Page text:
The number of new houses completed in recent years has been, and remains, lamentable. With a steadily rising population and huge pressure on existing housing there is no lack of demand, the key to reigniting the housing sector is finding how to release this demand.
The single most significant reason for a sluggish new housing market must be the lack of first-time buyers, and this is primarily caused by a lack of finance. I don’t subscribe to the view that this sector is short of income: the majority of potential first-time buyers, professionals in their twenties and thirties, are currently living in rented accommodation with private sector rents far higher than monthly mortgage payments would be. The problem lies with the need to produce large deposits.
The government, with the mortgage guarantee insurance announced in the November housing strategy, has understood this. I believe that this move, transferring some of the risk from lenders to the developer and the government, will produce mortgages with the lower deposits required.
Initial calculations suggest that first-time buyers should be able to get 95% mortgages under this scheme and estate agents Savilles estimate that this scheme could help fund 33,000 house purchases each year.
However, this is not a magic silver bullet and there are other factors at play that also point to a better market for housebuilders.
The number of completions is now pretty much balanced with the number of sales – meaning that housebuilding is now at a stage where supply and demand are in balance. Housebuilders are reporting significantly better end of year results and even cautiously predicting a better year to come.
Various industry experts are making predictions. These vary substantially, but all paint a broadly positive picture.
Glenigan is the most optimistic, suggesting a 20% growth in private housebuilding with the CPA, not known for groundless optimism, predicting a more modest 2% increase (in sharp contrast to its forecast for a 25% decline in public sector housing).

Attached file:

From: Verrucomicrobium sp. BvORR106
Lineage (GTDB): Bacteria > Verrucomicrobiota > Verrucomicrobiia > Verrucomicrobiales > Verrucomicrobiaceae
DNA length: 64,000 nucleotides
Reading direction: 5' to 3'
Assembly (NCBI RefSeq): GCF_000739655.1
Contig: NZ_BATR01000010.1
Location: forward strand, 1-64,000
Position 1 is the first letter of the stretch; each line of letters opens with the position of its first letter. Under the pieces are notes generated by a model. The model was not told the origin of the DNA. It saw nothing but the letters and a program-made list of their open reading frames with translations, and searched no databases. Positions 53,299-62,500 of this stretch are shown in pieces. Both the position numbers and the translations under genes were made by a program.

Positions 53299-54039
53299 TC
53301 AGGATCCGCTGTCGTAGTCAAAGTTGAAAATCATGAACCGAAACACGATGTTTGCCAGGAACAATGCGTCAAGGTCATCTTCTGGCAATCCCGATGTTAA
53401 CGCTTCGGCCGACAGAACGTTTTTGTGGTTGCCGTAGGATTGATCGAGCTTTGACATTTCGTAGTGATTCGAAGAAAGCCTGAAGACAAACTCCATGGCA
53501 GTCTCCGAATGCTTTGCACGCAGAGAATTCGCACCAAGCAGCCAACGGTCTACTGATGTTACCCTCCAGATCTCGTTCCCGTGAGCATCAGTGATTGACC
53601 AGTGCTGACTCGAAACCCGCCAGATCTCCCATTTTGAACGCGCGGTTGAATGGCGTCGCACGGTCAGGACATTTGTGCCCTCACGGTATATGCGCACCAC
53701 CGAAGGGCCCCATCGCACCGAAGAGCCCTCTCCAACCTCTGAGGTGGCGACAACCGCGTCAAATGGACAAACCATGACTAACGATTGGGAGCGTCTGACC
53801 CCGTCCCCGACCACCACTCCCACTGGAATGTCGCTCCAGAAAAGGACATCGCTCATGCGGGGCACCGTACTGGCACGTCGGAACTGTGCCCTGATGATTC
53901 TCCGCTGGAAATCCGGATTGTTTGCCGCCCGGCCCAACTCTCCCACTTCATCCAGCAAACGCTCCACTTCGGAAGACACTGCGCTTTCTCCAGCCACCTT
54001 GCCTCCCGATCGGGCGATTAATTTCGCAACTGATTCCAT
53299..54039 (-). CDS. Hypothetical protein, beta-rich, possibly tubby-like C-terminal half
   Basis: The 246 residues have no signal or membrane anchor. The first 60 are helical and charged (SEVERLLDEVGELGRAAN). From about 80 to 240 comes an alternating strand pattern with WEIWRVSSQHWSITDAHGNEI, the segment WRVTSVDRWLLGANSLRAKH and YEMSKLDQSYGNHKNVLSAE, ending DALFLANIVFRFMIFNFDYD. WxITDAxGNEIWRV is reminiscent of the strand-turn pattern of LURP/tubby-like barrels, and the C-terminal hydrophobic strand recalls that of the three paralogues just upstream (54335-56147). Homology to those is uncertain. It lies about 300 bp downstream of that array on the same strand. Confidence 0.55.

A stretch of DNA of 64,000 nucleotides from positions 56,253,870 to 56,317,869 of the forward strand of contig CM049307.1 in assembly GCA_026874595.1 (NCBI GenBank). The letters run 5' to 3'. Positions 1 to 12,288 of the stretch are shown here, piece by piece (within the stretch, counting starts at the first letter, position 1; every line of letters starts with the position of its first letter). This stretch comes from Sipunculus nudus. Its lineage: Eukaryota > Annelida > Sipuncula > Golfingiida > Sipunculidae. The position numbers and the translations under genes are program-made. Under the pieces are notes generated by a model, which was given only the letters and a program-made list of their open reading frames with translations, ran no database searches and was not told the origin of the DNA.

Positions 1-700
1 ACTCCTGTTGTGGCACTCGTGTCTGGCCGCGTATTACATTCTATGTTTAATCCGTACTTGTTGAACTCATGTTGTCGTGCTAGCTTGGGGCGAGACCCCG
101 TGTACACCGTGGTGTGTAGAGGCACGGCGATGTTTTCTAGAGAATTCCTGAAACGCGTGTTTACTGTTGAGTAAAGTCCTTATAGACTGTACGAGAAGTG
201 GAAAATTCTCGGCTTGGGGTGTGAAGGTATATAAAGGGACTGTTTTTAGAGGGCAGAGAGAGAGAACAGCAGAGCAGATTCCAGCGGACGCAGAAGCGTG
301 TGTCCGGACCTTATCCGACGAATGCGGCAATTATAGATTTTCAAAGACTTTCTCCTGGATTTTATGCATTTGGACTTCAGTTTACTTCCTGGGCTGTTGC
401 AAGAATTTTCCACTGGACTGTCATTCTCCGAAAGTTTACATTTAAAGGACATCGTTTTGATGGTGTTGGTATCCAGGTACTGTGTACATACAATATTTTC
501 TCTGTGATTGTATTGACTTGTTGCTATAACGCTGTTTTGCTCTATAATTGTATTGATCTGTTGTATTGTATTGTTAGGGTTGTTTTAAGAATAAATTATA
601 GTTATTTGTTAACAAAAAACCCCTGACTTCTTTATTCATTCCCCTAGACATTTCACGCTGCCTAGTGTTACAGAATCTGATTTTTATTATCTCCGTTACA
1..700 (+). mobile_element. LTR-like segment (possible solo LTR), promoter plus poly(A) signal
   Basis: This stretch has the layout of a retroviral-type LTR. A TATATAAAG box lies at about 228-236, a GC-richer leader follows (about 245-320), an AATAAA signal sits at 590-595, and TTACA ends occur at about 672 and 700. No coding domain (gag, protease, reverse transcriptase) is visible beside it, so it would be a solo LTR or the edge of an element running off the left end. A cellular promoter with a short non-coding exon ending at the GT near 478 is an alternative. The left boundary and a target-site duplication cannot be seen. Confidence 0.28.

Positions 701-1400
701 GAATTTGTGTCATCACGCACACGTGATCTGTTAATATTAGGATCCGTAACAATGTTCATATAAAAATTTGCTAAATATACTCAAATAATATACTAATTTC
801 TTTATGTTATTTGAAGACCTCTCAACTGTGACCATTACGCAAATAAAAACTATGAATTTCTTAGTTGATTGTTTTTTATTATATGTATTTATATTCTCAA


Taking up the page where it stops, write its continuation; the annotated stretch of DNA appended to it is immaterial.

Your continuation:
Business analyst Experian agrees with the CPA’s public sector forecast (suggesting a decade of stagnation in construction as a whole) but is more optimistic about private sector housing starts, which it estimates will grow by 8%.
The Home Builders Federation, in its November survey of members finds that 32% of larger builders expect sales growth in 2012, although that is in contrast with smaller firms where only 2% feel the same.
So what is going on? I wouldn’t say that H+H is exactly ecstatic about the prospects for the next year, but we do feel that the outlook is more positive than it has been since the collapse in 2008/9.
Recent positive news from housebuilders on their earnings and projections for 2012 are encouraging and, providing the government holds its nerve and manages to implement its proposed changes to planning regulations, an easing of planning constraints should also help with the availability of land.
While all these signs are positive, it would be unrealistic to expect any sudden return to the building levels of 2007. A more measured reading of the market conditions suggest a very slow increase year-on-year with my own estimate being that more rapid growth cannot be anticipated before 2014 when NPPF planning reforms begin to have an impact.